Now, it suddenly became crystal clear to him what went wrong and that the reaction of his boss and his team was not something which happened suddenly, but that it was an inevitable consequence of his behavior.
Unfortunately, his boss was not the type who gives constant feedback on what’s good and what he should improve. Instead, he was just waiting whether Marc’s behavior would change over time and got more and more upset and disappointed when it did not happen.
E m e r g e n c y A c t i o n
Unfortunately, I entered very late in the process and it was clear to me that the chances of saving Marc were not good.
As always, when I coach people in difficult situations, my first target is to get them to calm down and put some distance between them and their turmoil, to enable them to think more clearly and rationally. I encourage them to first air their frustrations, anger and other strong emotions they may have in that situation.
Marc and I spent half of our first session doing this activity and I could feel how Marc calmed down afterwards and started to think more logically. As a next step I asked Marc to describe his current situation and what led to it. Of course, in the beginning Marc could not understand how this could have happened to him. He always had good intentions, worked hard and did nothing wrong to deserve it.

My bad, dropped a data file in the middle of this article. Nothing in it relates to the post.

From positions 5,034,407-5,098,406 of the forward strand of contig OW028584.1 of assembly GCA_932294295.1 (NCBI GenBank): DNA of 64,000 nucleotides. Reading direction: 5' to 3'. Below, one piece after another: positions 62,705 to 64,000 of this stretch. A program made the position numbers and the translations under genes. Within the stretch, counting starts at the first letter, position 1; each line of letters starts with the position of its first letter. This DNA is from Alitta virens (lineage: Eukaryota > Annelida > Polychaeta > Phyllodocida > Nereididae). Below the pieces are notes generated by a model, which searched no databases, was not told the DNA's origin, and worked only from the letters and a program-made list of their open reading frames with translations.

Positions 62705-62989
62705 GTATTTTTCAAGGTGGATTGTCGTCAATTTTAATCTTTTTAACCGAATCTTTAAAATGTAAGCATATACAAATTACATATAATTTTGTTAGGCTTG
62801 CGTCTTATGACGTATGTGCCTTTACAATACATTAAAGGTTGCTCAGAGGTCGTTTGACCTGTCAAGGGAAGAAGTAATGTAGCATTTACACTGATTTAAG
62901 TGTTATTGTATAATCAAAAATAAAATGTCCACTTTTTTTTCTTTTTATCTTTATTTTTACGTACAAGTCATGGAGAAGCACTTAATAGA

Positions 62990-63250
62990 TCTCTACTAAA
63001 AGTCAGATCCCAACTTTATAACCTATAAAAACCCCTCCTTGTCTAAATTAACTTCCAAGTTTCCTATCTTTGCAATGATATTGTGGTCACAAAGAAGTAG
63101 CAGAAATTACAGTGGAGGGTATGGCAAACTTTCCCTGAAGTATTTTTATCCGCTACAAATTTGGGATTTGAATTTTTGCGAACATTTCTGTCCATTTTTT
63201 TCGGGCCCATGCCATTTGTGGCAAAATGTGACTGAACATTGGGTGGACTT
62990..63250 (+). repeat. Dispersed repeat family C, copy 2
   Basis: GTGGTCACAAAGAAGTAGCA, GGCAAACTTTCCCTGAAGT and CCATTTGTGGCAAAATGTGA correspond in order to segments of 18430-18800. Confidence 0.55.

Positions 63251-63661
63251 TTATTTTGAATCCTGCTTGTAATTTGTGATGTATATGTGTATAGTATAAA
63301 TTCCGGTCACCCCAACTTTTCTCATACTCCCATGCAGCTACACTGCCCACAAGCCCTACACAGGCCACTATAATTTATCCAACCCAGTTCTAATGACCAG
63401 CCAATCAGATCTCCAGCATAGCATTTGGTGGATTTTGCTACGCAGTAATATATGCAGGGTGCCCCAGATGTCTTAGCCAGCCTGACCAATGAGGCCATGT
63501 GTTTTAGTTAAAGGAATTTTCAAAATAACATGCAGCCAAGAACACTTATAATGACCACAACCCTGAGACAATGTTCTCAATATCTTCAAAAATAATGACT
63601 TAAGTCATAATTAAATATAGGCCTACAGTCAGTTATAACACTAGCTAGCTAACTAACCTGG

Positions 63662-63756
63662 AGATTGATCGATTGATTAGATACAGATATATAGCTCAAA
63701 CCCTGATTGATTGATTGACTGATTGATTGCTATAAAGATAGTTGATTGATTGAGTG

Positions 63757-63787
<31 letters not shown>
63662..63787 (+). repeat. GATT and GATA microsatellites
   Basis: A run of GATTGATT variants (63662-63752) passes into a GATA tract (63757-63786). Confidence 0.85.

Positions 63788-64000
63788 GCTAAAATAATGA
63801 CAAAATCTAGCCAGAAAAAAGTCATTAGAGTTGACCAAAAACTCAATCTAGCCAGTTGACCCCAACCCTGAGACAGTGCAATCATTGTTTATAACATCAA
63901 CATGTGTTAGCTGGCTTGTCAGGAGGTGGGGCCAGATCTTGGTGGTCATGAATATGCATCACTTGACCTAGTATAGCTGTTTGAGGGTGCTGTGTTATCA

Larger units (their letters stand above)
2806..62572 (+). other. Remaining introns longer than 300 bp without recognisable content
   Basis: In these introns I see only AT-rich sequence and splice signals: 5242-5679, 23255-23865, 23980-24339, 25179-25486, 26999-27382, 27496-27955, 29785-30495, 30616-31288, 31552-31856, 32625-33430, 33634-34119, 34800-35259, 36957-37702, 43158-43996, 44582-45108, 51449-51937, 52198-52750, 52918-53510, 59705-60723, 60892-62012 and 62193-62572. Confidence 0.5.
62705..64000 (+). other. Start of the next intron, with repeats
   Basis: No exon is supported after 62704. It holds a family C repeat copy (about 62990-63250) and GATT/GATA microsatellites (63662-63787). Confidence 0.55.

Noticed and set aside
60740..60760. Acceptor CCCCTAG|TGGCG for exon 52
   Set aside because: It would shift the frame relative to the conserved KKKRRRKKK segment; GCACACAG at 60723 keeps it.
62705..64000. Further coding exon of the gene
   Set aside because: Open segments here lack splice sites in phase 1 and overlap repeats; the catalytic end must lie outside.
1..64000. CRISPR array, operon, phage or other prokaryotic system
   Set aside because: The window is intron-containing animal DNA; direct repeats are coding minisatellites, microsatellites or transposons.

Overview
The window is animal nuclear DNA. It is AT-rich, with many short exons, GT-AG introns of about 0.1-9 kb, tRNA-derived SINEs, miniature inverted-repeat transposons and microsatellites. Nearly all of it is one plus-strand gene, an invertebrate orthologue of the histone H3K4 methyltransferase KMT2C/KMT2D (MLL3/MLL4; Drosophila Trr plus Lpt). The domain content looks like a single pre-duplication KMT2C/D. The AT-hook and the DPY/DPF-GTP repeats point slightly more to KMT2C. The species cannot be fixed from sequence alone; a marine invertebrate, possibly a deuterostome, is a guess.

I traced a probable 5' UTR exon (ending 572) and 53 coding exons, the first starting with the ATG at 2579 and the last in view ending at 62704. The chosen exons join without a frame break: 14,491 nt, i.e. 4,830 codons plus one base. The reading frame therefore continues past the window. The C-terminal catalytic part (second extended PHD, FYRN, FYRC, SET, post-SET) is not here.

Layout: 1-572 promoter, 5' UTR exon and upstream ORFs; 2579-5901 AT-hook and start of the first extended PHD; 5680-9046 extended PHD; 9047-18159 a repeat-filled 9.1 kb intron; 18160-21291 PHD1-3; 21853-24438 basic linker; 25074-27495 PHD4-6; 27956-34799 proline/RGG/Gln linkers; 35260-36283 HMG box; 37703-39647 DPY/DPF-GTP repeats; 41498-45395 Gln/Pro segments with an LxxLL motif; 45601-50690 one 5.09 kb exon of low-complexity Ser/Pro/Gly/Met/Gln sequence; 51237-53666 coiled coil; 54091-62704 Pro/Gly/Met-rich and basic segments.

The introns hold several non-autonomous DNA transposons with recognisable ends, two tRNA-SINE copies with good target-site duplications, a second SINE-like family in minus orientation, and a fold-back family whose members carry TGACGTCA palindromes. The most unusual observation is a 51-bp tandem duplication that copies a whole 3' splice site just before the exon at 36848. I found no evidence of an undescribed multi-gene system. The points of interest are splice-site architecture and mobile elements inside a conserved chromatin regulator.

Only when I asked him to clarify in detail what happened did Marc start to understand what he did wrong and what led him to this difficult situation. That was a key element of our coaching process, as understanding what went wrong was the basis of the action plan that could help rectify the situation.